For a car that came out more than a decade ago, the Lamborghini Aventador still looks just as special as it did back in late February 2011 at the Geneva Motor Show. It spawned multiple derivatives throughout its long life cycle, culminating with the Ultimae. The company's very last production car to offer a V12 engine without hybrid assistance has now been spotted exiting the gates of the Sant'Agata Bolognese factory.
Notice anything different about it? This 1-of-350 coupe is certainly a customer car, as denoted by the wheel covers lending the Aventador's swan song a peculiar appearance when viewed from the side. With the risk of stating the obvious, those are definitely not steelies with hubcaps, although how weird/cool would that be?
Gallery: Lamborghini Aventador LP 780-4 Ultimae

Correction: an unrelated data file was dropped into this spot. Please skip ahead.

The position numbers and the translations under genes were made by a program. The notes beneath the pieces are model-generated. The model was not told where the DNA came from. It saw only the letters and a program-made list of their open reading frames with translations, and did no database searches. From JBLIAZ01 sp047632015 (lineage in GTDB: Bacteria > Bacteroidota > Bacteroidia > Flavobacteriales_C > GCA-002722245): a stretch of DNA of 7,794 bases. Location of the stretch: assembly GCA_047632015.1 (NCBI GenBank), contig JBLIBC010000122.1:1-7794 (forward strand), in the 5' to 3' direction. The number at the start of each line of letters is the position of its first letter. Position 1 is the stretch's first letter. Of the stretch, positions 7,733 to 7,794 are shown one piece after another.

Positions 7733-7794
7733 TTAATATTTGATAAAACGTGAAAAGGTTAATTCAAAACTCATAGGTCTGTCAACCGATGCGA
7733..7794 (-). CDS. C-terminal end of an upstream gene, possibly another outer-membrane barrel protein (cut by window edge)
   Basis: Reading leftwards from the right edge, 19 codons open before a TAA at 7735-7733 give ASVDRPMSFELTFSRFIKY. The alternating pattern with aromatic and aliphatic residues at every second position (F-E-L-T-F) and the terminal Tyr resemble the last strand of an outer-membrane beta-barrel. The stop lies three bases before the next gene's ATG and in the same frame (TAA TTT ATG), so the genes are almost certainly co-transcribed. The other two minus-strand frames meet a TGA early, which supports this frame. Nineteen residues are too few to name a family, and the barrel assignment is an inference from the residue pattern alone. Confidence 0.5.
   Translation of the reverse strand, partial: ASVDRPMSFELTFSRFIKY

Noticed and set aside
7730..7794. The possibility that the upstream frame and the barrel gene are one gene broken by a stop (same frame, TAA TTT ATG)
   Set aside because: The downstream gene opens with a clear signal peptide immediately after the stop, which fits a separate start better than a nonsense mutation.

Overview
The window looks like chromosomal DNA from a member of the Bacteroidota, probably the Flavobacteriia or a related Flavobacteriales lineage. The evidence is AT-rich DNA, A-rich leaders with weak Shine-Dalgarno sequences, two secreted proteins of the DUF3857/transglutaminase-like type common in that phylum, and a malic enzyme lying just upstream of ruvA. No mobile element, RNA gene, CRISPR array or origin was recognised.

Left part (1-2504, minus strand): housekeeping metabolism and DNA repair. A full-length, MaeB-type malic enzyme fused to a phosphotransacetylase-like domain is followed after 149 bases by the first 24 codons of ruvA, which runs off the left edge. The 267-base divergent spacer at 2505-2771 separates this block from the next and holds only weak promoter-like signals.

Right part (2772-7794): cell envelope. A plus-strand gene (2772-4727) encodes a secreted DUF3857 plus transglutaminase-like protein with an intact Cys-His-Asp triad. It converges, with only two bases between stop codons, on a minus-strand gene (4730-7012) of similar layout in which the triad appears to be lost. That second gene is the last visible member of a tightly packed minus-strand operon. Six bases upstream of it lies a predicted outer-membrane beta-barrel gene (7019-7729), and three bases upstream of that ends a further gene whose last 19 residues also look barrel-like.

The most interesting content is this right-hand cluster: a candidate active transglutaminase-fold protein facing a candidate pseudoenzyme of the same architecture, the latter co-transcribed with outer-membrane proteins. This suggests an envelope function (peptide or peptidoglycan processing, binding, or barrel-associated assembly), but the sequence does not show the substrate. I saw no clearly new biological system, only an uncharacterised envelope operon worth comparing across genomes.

Wheel covers are used when shipping the car to its rightful owner, so we find it a bit weird the Lamborghini employee took the car out for a drive with the extra hardware. As soon as he picks up a bit of speed, you can easily observe the front wheel covers are about to fly off. It's especially true for the one on the passenger side, which gives the impression the tire was just blown to smithereens.
You can get a rough estimate of a new car's value by the degree of effort made by the automaker to protect the vehicle during transit. The cheaper ones are being shipped without any sort of protection, while the high-end cars come fully wrapped. We have yet to take delivery of a Lamborghini, but we're fairly sure the supercar marque goes the extra mile in that regard.
That said, the Aventador Ultimae is a "cheap" car, with emphasis on the quotes. It only costs half a million, which is chump change compared to the $3.6-million Sian FKP 37. Lest we forget the Veneno was even more expensive, at a cool $4 million, while the revival of the Countach also cost seven figures. We can say the same thing about the track-only SCV12 coupe and the road-legal roofless SC20.